Clearly any solution shouldn’t make it harder for consumers to dial 911 in times of need, but we must find ways to educate consumers about better securing their wireless devices. I’m confident that if consumers realize that they are putting their friends, neighbors, and loved ones at greater risk, then they will change their practices. One option to consider would be for wireless providers or PSAPs to voluntarily text a consumer whenever 911 is dialed by any active wireless device. If consumers are alerted to the simple fact that they have dialed 911 accidentally, they may take precautions to prevent it from happening again. And such a text would not interfere with emergency services if consumers were facing an actual incident. Alternatively, perhaps there is a way to impose some type of penalty fee on consumers that repeatedly send illegitimate 911 calls to PSAPs.     

Non-Service-Initiated Wireless Phones and 911 – Current FCC rules require that all wireless devices are capable of reaching 911 emergency services even if the devices are no longer associated with a wireless service plan or a wireless provider (known as non-service-initiated, or NSI, devices). In other words, if a wireless phone has battery power, then it must be able to dial 911. When enacted, the rules were intended to allow consumers to reach 911 PSAPs when, for example, wireless service accounts were temporarily suspended for failure to pay or if using spare phones kept in case of emergency.  Unfortunately, the rules have led to certain unintended consequences. In particular, public safety officials have told me that some consumers are inadvertently dialing 911, while others are intentionally prank calling 911. What is most troubling is that, because there is no service provider attached to the wireless device, the location and caller are untraceable. This is extremely disturbing. Whether inadvertent or intentional, the Commission needs to review its existing rules to ensure that they do not enable unwanted 911 calls to emergency personnel.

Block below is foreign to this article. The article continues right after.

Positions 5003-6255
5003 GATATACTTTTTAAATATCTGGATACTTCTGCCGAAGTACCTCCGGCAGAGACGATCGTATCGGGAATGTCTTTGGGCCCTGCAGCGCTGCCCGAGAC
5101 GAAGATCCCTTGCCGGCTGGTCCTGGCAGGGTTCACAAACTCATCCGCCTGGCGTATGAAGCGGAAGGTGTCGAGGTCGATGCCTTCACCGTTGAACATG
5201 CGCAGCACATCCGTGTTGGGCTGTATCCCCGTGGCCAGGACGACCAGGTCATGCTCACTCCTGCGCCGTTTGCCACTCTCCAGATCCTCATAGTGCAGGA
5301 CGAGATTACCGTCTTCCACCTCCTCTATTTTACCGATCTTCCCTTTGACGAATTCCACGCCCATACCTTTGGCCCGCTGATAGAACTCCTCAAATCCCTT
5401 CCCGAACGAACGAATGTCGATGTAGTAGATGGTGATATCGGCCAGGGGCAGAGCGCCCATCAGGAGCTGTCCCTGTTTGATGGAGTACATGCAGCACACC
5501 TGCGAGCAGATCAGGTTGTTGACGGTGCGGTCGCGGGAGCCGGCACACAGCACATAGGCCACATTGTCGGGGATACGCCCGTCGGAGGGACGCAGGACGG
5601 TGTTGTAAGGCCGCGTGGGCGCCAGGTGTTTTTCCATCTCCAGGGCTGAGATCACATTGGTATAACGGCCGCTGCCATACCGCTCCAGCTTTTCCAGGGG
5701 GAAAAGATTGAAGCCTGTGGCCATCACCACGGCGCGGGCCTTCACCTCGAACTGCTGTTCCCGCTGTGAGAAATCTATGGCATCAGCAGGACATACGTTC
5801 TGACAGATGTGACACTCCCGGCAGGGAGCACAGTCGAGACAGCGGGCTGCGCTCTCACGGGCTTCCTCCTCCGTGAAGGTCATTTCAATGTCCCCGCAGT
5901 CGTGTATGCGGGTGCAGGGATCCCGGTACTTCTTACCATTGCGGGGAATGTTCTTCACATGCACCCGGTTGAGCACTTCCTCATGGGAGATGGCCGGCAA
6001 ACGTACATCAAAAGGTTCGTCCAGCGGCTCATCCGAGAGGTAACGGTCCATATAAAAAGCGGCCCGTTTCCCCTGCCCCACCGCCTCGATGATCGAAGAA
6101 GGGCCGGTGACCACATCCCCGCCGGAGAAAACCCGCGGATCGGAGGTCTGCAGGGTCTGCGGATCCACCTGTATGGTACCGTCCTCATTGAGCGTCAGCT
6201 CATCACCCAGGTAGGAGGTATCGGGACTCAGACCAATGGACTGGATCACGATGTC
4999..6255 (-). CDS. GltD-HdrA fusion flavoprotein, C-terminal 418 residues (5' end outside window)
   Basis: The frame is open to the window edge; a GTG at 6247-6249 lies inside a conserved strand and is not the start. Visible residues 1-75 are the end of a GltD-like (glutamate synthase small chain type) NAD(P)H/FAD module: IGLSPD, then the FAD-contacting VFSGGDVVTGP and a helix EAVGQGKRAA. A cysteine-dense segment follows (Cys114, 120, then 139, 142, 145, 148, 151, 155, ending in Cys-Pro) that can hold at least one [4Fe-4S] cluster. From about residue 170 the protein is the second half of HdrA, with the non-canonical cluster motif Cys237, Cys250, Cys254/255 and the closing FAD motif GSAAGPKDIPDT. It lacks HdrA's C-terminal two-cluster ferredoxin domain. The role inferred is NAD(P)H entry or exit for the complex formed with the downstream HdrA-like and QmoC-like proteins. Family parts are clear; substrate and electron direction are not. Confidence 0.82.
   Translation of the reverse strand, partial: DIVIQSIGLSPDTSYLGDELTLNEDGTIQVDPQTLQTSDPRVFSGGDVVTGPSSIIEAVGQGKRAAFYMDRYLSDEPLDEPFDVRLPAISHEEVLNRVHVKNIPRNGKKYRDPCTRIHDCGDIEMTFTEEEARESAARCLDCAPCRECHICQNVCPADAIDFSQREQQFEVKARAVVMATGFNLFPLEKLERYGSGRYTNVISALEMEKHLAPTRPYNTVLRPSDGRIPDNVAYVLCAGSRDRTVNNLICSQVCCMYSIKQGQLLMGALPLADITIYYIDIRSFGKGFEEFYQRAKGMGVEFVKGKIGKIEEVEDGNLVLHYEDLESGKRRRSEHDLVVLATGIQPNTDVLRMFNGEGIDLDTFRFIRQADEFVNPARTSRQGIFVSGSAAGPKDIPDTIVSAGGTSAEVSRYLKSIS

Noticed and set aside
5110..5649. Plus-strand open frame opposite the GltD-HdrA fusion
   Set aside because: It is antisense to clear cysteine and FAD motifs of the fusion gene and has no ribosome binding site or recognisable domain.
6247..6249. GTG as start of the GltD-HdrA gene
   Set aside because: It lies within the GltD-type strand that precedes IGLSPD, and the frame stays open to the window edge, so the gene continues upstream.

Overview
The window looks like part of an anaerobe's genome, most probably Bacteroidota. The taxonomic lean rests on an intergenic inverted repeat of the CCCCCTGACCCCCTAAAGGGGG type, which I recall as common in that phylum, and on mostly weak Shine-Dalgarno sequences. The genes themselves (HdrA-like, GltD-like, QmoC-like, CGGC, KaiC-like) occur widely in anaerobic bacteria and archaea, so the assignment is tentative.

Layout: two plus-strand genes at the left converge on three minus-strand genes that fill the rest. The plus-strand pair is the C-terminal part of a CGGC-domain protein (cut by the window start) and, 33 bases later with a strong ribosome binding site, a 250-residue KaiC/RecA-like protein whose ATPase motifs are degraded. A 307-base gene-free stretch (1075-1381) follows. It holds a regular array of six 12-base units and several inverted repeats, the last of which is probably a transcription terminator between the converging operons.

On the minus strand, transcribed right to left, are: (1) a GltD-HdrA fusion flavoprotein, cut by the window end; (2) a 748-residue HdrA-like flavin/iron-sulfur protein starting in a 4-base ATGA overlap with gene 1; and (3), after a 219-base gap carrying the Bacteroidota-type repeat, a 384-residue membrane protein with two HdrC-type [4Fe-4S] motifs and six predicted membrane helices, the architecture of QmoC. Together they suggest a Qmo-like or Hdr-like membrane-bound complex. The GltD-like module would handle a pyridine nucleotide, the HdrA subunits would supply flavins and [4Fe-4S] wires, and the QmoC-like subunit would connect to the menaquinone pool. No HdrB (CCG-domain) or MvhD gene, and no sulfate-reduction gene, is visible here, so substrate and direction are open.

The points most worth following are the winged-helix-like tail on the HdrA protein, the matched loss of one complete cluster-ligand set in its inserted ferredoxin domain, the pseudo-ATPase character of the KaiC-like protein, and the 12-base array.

In March 2013, the Commission’s Public Safety and Homeland Security Bureau released a Public Notice seeking to refresh the record in this proceeding. In particular, the Bureau also sought additional comment on: (1) the nature and extent of fraudulent 911 calls made from NSI devices; (2) concerns with blocking NSI devices used to make fraudulent 911 calls, and suggestions for making this a more viable option for carriers; and (3) other possible means to stop fraudulent 911 calls from NSI devices. As part of this process, the Commission received comments from NENA: The 9-1-1 Association and other public safety officials seeking to end the FCC’s requirement for NSI devices to be 911-capable. 

To put this problem in perspective, consider some of the filings in the record. For instance, the Tennessee Emergency Communications Board submitted comments that highlighted a statewide survey examining the scope of the problem. To its dismay, the Board determined the problem was “worse than we realized,” and indicated that “one child made 84 calls in one night, which nearly immobilized the call center’s ability to receive actual emergency calls.” In addition, the Association of Public-Safety Communications Officials-International, Inc., indicated that, “The information already in the record of this proceeding demonstrates the serious problems posed by such calls, which will only get worse with widespread deployment of wireless IP telephony devices.” 

I am hopeful that the Commission will address this in the near future.     

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The simple truth is that the consumer behavior identified above generally can’t be solved with new laws and regulations. In fact, 44 states already have some form of a ban on text messaging for drivers. Instead, the real key to minimizing the harms caused by such practices is consumer education and outreach. I plan to continue my efforts to spread the word that these practices can’t be tolerated, as well as engage on whether the Commission can take positive steps in a non-regulatory manner to reduce their likelihood.